Slideshow: Behind the Scenes: How Prosciutto di Parma is Made

Glamour shot
Glamour shot

How does this rosy prosciutto get made? We'll show you.

Where it's made
Where it's made

There are currently around 150 certified prosciutto di Parma producers, all in the region surrounding the small city of Parma in the Emilia-Romagna region. Ghirardi Onesto sits along the Parma River in the town of Langhirano.

Starts with the pig
Starts with the pig

After slaughter, the hind legs are cooled for 24 hours to firm up the meat, then trimmed into that distinctive, round-ended shape. They're sent through a machine that compresses and massages the flesh a bit, helping force out the residual blood and opening up the muscle fibers.

Then comes the salt: the skin is sprayed with a salt solution, while the exposed meat is rubbed thoroughly with coarse Mediterranean sea salt.

Riposto
Riposto

The hams are hung and spend around three months in the "riposto" phase: resting. From here on out, they're always kept hung, allowing air to circulate around them at all times; the hams slowly lose moisture as the meat "breathes." Once they leave this room, their weight is reduced by another 8-10%.

Tagged
Tagged

Hams are always labeled with their date of origin and place in the whole ham lineup; this guy is already 19 months old.

Drying out
Drying out

After the ham begins to cure, the exposed meat dries out noticeably. That's when...

Just hangin'
Just hangin'

The hams are all lined up in the cellar; various enzymatic processes are taking place under the skin. Here they'll hang until...well, they're done.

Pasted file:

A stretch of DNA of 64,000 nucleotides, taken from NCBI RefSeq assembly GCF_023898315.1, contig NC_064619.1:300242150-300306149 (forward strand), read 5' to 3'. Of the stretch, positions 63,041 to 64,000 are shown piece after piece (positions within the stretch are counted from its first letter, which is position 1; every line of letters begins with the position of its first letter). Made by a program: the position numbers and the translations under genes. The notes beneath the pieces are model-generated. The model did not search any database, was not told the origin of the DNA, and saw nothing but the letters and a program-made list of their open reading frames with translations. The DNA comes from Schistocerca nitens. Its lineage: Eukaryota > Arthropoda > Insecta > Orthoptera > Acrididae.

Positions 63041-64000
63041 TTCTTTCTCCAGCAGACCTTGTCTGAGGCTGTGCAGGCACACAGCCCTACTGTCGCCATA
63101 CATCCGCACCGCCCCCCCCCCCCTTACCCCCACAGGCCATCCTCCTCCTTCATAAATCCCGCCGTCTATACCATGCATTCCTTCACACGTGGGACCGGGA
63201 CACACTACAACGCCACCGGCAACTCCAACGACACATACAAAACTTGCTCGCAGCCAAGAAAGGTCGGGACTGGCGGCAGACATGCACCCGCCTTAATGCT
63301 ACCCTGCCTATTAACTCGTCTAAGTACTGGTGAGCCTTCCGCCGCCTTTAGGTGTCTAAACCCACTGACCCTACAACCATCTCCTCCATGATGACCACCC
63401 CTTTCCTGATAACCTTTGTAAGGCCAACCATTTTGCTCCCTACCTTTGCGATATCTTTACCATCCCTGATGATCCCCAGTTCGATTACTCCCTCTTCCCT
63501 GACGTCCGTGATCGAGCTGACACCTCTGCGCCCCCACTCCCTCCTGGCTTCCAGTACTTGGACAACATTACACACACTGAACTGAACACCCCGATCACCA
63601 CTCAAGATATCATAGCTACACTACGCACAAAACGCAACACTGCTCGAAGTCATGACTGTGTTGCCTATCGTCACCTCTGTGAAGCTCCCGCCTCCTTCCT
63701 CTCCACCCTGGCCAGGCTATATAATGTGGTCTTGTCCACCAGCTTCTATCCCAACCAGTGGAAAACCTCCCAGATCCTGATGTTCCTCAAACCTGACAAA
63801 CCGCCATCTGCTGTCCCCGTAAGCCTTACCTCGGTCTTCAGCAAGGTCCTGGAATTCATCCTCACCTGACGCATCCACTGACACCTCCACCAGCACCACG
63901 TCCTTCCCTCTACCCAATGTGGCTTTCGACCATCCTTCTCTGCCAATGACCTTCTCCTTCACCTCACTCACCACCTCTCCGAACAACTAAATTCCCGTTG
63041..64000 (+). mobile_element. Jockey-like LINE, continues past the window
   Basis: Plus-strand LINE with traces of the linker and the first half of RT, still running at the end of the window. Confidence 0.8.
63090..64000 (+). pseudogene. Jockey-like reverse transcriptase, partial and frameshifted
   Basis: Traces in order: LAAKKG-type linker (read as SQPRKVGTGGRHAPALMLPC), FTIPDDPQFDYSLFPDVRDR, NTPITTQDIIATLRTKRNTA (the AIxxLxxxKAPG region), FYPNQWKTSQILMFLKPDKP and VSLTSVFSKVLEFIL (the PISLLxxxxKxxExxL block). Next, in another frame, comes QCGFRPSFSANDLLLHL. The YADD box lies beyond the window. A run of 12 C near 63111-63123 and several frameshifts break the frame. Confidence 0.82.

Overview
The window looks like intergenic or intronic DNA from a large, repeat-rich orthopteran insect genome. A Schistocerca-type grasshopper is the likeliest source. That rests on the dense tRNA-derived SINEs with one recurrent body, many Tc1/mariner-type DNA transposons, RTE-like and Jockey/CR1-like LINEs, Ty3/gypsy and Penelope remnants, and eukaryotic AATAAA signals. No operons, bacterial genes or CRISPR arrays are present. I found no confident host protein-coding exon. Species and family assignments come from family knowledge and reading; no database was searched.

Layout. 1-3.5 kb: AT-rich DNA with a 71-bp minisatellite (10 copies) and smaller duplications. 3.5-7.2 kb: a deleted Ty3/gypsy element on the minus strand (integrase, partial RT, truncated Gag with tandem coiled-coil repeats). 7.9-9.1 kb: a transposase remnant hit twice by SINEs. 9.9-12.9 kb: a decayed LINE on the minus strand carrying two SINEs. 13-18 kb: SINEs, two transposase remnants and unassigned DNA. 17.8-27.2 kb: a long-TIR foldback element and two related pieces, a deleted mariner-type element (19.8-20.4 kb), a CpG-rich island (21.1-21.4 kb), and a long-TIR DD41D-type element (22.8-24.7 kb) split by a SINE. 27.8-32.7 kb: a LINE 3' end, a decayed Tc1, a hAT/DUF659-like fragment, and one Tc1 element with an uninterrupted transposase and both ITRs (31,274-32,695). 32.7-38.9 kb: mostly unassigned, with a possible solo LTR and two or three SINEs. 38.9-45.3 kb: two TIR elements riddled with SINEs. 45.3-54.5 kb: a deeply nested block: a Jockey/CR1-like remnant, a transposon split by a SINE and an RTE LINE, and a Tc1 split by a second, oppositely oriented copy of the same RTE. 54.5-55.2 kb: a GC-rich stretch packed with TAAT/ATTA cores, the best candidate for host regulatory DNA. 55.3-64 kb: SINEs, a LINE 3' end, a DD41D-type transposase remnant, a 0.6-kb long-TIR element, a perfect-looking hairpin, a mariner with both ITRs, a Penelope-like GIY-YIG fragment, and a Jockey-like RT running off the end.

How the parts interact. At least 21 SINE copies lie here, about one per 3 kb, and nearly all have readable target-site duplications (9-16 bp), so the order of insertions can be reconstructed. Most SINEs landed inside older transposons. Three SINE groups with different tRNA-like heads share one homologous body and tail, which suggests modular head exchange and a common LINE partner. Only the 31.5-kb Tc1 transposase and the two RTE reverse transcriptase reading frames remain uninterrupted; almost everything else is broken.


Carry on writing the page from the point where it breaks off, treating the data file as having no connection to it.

NB: It smells yeasty and funky and awesome in here.

Testing
Testing

Quality control is paramount with any Denomination of Protected Origin product. But how do you test a ham without cutting the whole thing open?

By smell. Here, an inspector inserts a sharpened tool made of...horse bone. Why? Horse bones are porous in such a way that they pick up smells, but "lose" them within seconds. Thus, jab a ham, smell the bone, and you'll get a whiff of what that ham smells like inside, but only for a few moments. Then the smell is gone and the bone's ready to go again.

Inspectors test each ham at a few key points—near the bone, further away, and so on—smelling for any defects.

Brand of Approval
Brand of Approval

If the hams pass the test? The inspector heats up a firebrand with the Prosciutto di Parma crown...

Labeled and ready
Labeled and ready

Once the hams are good to go, they're labeled and shipped off near and far.

Slice and serve
Slice and serve

Prosciutto slicing is a tricky thing, generally requiring the aide of a meat slicer.

Ecco!
Ecco!
Tender petals of prosciutto di Parma. (Best with a chunk of bread and a glass of sparkling Malvasia.)